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Boohoo to launch independent review of supply chain

The online fashion retailer Boohoo is launching an independent review of its UK supply chain after allegations that some factories in Leicester that sell clothes to Boohoo paid workers below the minimum wage and failed to protect them from the coronavirus outbreak.

Boohoos share price plunged by as much as 15% on Wednesday morning after it announced the review, meaning almost £2bn has been wiped off the value of the company since Monday.

One analyst said the further share price fall was a reflection that “serious questions” remained about the retailers supply chain, despite the review. Retailers including Next and Asos have removed all Boohoo clothing from sale.

Boohoo, which owns brands including Pretty Little Thing and Nasty Gal, said the review would be led by Alison Levitt QC, the former head of Mishcon de Reyas white collar crime unit, and said it would initially invest £10m towards “eradicating malpractice” in its supply chain.

The company said in a statement that the board was “shocked and appalled by the recent allegations” and was committed to working to rebuild the reputation of textile manufacturing in Leicester.

The Boohoo group chief executive, John Lyttle, said the board was taking the matters seriously, adding: “We will not hesitate to terminate any relationships where noncompliance with our code of conduct is found.”

City analysts welcomed Boohoos move, with Wayne Brown at Liberum saying the companys response “should start to help rebuild confidence that Boohoo intends to do the right things”.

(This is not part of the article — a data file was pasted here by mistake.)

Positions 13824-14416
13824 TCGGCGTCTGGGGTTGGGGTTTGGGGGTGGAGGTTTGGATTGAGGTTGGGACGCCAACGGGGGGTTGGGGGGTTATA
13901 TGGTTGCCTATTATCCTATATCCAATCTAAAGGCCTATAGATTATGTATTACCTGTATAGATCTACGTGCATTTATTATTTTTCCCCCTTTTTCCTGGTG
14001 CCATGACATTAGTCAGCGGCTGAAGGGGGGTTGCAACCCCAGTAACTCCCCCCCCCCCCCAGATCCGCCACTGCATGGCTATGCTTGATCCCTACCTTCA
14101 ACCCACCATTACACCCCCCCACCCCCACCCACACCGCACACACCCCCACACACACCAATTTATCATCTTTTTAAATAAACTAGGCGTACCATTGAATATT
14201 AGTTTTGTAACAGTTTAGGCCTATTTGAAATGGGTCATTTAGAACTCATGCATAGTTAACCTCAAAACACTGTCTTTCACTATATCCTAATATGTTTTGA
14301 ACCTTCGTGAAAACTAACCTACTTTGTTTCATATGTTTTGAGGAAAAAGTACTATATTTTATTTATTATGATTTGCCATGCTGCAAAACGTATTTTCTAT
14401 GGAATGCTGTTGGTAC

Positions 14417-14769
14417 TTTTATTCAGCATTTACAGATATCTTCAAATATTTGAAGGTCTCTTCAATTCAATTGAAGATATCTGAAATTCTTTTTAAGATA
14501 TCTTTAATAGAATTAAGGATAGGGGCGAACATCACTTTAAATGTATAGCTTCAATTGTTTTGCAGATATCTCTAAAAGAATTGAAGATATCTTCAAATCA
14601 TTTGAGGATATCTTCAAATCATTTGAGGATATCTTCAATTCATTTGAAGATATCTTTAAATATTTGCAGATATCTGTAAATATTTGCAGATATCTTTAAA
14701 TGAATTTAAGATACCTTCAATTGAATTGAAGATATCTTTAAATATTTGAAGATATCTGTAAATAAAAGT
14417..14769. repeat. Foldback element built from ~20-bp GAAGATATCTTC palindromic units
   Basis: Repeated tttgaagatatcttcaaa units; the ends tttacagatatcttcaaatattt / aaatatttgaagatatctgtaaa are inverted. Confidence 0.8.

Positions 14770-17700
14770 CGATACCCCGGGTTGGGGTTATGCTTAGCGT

He wrote in a note: “While serious questions will remain for some time, today is the first positive step forward in transparency.”

Boohoo will provide an update from its supply chain review in September, when it publishes its half-year results, and further updates are due in January 2021.

The group will also launch an independent third-party supply chain review, to be carried out by the ethical audit and compliance specialists Verisio and Bureau Veritas.

Boohoo said it had begun to investigate allegations of worker mistreatment as soon as it was made aware of them.

It said the company named in this weekends Sunday Times report was not and had never been a supplier. It said that to date it had not found any evidence of suppliers paying workers £3.50 an hour, or less than the current legal minimum wage of £8.72 for those aged 25 and over.

However, Boohoo said it had found evidence that two suppliers had failed to comply with its code of conduct and Boohoo has terminated its relationships with both of those firms.

Boohoo had previously strongly denied any responsibility for the alleged bad practices of its Leicester suppliers.

The fast fashion brand confirmed that about 40% of the products it sells are made in the UK, although it does not own or operate any factories where its clothing is manufactured.


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